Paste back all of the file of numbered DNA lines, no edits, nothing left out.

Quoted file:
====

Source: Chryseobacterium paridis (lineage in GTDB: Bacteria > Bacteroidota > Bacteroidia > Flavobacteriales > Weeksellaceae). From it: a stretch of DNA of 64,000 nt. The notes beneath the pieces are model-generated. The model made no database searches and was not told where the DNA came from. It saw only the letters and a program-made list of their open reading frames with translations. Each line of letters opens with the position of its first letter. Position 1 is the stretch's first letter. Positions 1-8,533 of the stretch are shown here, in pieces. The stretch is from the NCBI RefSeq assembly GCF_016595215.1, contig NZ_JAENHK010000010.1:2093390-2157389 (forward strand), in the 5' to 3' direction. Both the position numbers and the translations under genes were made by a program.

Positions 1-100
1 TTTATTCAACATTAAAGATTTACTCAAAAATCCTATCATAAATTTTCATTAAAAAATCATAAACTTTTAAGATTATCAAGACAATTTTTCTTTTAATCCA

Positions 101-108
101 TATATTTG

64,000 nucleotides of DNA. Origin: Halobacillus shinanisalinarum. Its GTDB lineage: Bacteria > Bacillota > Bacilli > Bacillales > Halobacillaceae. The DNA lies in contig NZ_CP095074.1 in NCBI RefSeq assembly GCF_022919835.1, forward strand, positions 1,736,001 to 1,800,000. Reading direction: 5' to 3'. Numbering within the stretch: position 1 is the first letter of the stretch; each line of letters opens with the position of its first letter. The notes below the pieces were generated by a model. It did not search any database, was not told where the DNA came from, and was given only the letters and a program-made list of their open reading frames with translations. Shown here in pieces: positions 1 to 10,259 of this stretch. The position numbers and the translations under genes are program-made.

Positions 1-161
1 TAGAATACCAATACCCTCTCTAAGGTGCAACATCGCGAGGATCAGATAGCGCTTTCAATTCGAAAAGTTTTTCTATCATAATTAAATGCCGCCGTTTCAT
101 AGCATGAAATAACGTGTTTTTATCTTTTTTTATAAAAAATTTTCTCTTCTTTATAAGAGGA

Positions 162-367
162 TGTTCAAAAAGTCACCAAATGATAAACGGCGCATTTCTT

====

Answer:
Source: Chryseobacterium paridis (lineage in GTDB: Bacteria > Bacteroidota > Bacteroidia > Flavobacteriales > Weeksellaceae). From it: a stretch of DNA of 64,000 nt. The notes beneath the pieces are model-generated. The model made no database searches and was not told where the DNA came from. It saw only the letters and a program-made list of their open reading frames with translations. Each line of letters opens with the position of its first letter. Position 1 is the stretch's first letter. Positions 1-8,533 of the stretch are shown here, in pieces. The stretch is from the NCBI RefSeq assembly GCF_016595215.1, contig NZ_JAENHK010000010.1:2093390-2157389 (forward strand), in the 5' to 3' direction. Both the position numbers and the translations under genes were made by a program.

Positions 1-100
1 TTTATTCAACATTAAAGATTTACTCAAAAATCCTATCATAAATTTTCATTAAAAAATCATAAACTTTTAAGATTATCAAGACAATTTTTCTTTTAATCCA

Positions 101-108
101 TATATTTG

64,000 nucleotides of DNA. Origin: Halobacillus shinanisalinarum. Its GTDB lineage: Bacteria > Bacillota > Bacilli > Bacillales > Halobacillaceae. The DNA lies in contig NZ_CP095074.1 in NCBI RefSeq assembly GCF_022919835.1, forward strand, positions 1,736,001 to 1,800,000. Reading direction: 5' to 3'. Numbering within the stretch: position 1 is the first letter of the stretch; each line of letters opens with the position of its first letter. The notes below the pieces were generated by a model. It did not search any database, was not told where the DNA came from, and was given only the letters and a program-made list of their open reading frames with translations. Shown here in pieces: positions 1 to 10,259 of this stretch. The position numbers and the translations under genes are program-made.

Positions 1-161
1 TAGAATACCAATACCCTCTCTAAGGTGCAACATCGCGAGGATCAGATAGCGCTTTCAATTCGAAAAGTTTTTCTATCATAATTAAATGCCGCCGTTTCAT
101 AGCATGAAATAACGTGTTTTTATCTTTTTTTATAAAAAATTTTCTCTTCTTTATAAGAGGA

Positions 162-367
162 TGTTCAAAAAGTCACCAAATGATAAACGGCGCATTTCTT